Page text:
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Theater Reviews

'Nothing' Ventured, No Vegas-Gotten Gains

March 01, 1997|ROBERT KOEHLER | SPECIAL TO THE TIMES

ANAHEIM — "Much Ado About Nothing" in 1950s Vegas? Stages' hipster version of Shakespeare's problematic comedy is nothing compared with some of Bard variations.

In director Amanda DeMaio's edition at Stages, Don Pedro's soldiers are in Sin City for some R&R.

DeMaio never really exploits the rough, rowdy climate that was Vegas during the time when they tested nukes nearby, when Frank Sinatra and Louis Prima ruled like show-biz demigods. (There isn't a Prima tune in the show.) The one gaming table onstage is pretty lame.

And surely the biggest missed opportunity is the on-and-off wedding of Claudio (Kevin Moynahan) and the much-abused Hero (Tracy Perdue), which is staged here as it usually is, with the traditional assembly, the priest and the altar. But this is Vegas. Where's the drive-through, quick-stop wedding chapel?

While DeMaio seems to have not thought through her concept--she may not have had the time, considering Stages' breathtaking production schedule--what she and her cast have worked on is amusing, with the right lounge lizard mentality. The guys blow into town, led by the jaded Benedick (Patrick Gwaltney), and they're in a casino-and-poolside kind of mood, down to the flowered shirts and shades.

This also adds a definite erotic accent that most "Much Ados" lack, and it heightens the unspoken sexual tension between Benedick and Beatrice (Nicole Maringer), who do more trashing smack-talk with each other than most NBA players. Gwaltney and Maringer possess an energy and comic panache most of the cast lacks, and they utterly command attention; this is Benedick and Beatrice's comedy more than a typical "Much Ado."

It also seems that way because Moynihan's Claudio is such a boring simp. (Wooden delivery doesn't help.) The Claudio-Hero love-battle is the comedy's other half, but it comes off here as threadbare. No fault of Perdue, whose Hero gives off an aura any soldier would desire, as well as deeply felt misery at being unjustly accused of infidelity. Moynihan's no match for her, throwing the show's love geometry off-kilter.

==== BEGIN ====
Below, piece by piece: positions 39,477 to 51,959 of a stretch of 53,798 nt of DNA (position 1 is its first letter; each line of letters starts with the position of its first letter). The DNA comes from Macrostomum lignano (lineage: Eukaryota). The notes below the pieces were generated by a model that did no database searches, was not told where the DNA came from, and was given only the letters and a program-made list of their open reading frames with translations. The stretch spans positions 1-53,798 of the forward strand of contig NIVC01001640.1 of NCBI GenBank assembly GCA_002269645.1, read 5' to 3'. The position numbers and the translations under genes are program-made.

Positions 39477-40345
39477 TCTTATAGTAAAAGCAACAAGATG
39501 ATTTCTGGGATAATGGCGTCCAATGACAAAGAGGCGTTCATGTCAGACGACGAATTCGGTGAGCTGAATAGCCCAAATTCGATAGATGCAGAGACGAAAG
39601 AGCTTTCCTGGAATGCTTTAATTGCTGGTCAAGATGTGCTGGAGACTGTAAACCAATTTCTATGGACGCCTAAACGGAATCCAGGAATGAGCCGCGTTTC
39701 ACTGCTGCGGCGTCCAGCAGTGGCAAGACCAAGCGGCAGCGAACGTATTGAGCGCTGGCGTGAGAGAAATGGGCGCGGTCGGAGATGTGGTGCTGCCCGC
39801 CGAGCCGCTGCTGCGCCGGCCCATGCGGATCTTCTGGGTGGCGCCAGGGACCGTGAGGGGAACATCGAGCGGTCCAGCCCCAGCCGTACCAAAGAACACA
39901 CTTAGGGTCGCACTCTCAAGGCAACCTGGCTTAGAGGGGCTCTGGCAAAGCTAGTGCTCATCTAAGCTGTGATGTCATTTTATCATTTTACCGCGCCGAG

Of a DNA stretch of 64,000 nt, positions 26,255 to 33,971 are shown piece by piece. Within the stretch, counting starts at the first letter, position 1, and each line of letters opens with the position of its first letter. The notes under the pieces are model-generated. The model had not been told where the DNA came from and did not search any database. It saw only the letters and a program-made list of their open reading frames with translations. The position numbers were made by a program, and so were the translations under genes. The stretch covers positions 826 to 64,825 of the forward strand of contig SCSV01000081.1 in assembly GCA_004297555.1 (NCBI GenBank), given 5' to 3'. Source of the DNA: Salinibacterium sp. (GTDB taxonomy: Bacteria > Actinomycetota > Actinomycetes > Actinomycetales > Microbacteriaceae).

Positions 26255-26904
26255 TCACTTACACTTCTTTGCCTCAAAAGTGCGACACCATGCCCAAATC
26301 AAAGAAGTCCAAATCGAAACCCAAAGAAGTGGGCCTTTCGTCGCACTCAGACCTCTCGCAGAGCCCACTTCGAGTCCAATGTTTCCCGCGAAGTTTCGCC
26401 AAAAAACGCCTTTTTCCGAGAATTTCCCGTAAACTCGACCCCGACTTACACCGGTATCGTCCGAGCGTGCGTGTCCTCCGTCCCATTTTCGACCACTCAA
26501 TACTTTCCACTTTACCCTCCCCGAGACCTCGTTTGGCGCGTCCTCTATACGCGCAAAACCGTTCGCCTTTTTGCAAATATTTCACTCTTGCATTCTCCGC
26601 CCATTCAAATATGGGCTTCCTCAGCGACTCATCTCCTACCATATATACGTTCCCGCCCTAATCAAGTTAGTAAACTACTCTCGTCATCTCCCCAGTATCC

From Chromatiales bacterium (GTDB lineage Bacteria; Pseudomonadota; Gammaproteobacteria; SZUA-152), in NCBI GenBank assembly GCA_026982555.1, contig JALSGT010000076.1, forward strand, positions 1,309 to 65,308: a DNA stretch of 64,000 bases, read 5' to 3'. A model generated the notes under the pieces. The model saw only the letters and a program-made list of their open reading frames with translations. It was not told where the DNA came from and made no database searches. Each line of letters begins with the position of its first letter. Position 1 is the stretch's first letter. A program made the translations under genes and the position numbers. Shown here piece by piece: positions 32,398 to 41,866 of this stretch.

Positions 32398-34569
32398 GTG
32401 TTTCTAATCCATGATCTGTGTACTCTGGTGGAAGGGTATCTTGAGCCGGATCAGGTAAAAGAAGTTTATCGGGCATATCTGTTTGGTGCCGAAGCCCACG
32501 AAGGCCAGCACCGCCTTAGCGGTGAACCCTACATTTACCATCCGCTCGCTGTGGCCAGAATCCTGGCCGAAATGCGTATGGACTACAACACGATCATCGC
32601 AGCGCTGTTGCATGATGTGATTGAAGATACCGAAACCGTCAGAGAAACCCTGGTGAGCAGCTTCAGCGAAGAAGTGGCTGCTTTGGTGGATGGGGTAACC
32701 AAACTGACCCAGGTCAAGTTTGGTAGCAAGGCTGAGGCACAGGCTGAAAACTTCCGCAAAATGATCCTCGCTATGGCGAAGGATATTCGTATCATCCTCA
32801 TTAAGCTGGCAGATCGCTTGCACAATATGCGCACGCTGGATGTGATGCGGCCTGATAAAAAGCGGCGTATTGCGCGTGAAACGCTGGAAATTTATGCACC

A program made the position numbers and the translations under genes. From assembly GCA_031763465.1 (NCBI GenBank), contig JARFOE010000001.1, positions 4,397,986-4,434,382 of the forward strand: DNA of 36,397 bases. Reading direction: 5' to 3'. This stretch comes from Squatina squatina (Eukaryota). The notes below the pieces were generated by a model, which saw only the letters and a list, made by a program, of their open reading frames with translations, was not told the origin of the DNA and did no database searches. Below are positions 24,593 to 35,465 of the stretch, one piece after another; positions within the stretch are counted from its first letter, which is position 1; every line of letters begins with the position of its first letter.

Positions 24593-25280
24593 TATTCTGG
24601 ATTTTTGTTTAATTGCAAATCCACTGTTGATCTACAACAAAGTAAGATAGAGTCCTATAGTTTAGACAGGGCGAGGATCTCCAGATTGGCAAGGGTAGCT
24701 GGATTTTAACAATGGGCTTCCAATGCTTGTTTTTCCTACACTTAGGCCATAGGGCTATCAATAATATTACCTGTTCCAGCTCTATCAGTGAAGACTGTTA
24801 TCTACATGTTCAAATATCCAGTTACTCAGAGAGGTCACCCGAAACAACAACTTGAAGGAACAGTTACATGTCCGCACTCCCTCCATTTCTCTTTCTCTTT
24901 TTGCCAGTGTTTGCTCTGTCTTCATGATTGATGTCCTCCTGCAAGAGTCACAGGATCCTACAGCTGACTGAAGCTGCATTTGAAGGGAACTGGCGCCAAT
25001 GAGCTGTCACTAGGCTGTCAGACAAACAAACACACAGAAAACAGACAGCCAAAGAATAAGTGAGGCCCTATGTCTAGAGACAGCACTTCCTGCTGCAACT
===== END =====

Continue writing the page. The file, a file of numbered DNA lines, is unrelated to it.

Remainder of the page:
*

Good and bad ideas swing side-by-side here, which is what you'd expect from a production that enjoys being messy Shakespeare. It's a good idea to trim the action into a swift evening. Another good idea is turning Conrade, one of the conspirators with Don John (an effectively lizard-like Kreg Donahoe), into a kitten-with-a-whip named Constance (Susana Maria Garcia, who looks like she's trying out for a role in a Russ Meyer movie).

But David Amintin plays the ruling Vegas kingpin, Leonato, like a guy who looks like he's never seen the inside of a casino. And Matt Tully's Dogberry is a confused mishmash of Stan Laurel and Michael Keaton from Kenneth Branagh's film version--absolutely not the kind of clown you'd see in wild Vegas.

The better idea is when the Stages company does Shakespeare its way--flubbed lines, concepts and all--and gives out some of the funky charm this group does as easily as breathing.

(BEGIN TEXT OF INFOBOX / INFOGRAPHIC)

* "Much Ado About Nothing," Stages, 11188 N. Fountain Way, Suite E, Anaheim. tonight, 8 p.m.; Sunday, 7 p.m. Ends Sunday. $8. (714) 630-3059. Running time: 2 hours, 5 minutes.

Patrick Gwaltney: Benedick

Nicole Maringer: Beatrice

Kevin Moynahan: Claudio

Tracy Perdue: Hero

Gavin Carlton: Don Pedro

David Amintin: Leonato

Kreg Donahoe: Don John

Kara Knappe: Antonia

Susana Maria Garcia: Constance

Robert Dean Nunez: Borachio

Matt Tully: Dogberry

A Stages production of William Shakespeare's comedy. Directed by Amanda DeMaio. Lights: Kirk Huff. Sound and technical director: Jon Gaw.

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